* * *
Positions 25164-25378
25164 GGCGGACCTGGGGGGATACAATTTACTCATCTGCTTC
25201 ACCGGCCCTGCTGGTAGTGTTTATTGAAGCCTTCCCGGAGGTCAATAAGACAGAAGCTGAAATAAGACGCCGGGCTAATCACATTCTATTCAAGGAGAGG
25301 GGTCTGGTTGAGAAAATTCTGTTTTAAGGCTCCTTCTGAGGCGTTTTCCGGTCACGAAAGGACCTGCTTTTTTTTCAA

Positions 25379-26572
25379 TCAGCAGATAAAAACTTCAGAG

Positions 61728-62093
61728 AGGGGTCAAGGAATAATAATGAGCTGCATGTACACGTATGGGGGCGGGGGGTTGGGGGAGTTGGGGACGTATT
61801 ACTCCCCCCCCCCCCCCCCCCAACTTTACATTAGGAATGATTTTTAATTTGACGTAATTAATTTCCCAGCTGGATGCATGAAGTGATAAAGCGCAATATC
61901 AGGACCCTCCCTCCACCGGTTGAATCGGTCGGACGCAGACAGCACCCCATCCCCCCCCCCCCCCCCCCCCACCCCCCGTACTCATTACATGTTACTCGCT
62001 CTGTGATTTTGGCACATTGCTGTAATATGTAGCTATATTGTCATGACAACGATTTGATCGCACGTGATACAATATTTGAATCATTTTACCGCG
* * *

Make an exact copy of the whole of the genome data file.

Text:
Positions 25164-25378
25164 GGCGGACCTGGGGGGATACAATTTACTCATCTGCTTC
25201 ACCGGCCCTGCTGGTAGTGTTTATTGAAGCCTTCCCGGAGGTCAATAAGACAGAAGCTGAAATAAGACGCCGGGCTAATCACATTCTATTCAAGGAGAGG
25301 GGTCTGGTTGAGAAAATTCTGTTTTAAGGCTCCTTCTGAGGCGTTTTCCGGTCACGAAAGGACCTGCTTTTTTTTCAA

Positions 25379-26572
25379 TCAGCAGATAAAAACTTCAGAG

Positions 61728-62093
61728 AGGGGTCAAGGAATAATAATGAGCTGCATGTACACGTATGGGGGCGGGGGGTTGGGGGAGTTGGGGACGTATT
61801 ACTCCCCCCCCCCCCCCCCCCAACTTTACATTAGGAATGATTTTTAATTTGACGTAATTAATTTCCCAGCTGGATGCATGAAGTGATAAAGCGCAATATC
61901 AGGACCCTCCCTCCACCGGTTGAATCGGTCGGACGCAGACAGCACCCCATCCCCCCCCCCCCCCCCCCCCACCCCCCGTACTCATTACATGTTACTCGCT
62001 CTGTGATTTTGGCACATTGCTGTAATATGTAGCTATATTGTCATGACAACGATTTGATCGCACGTGATACAATATTTGAATCATTTTACCGCG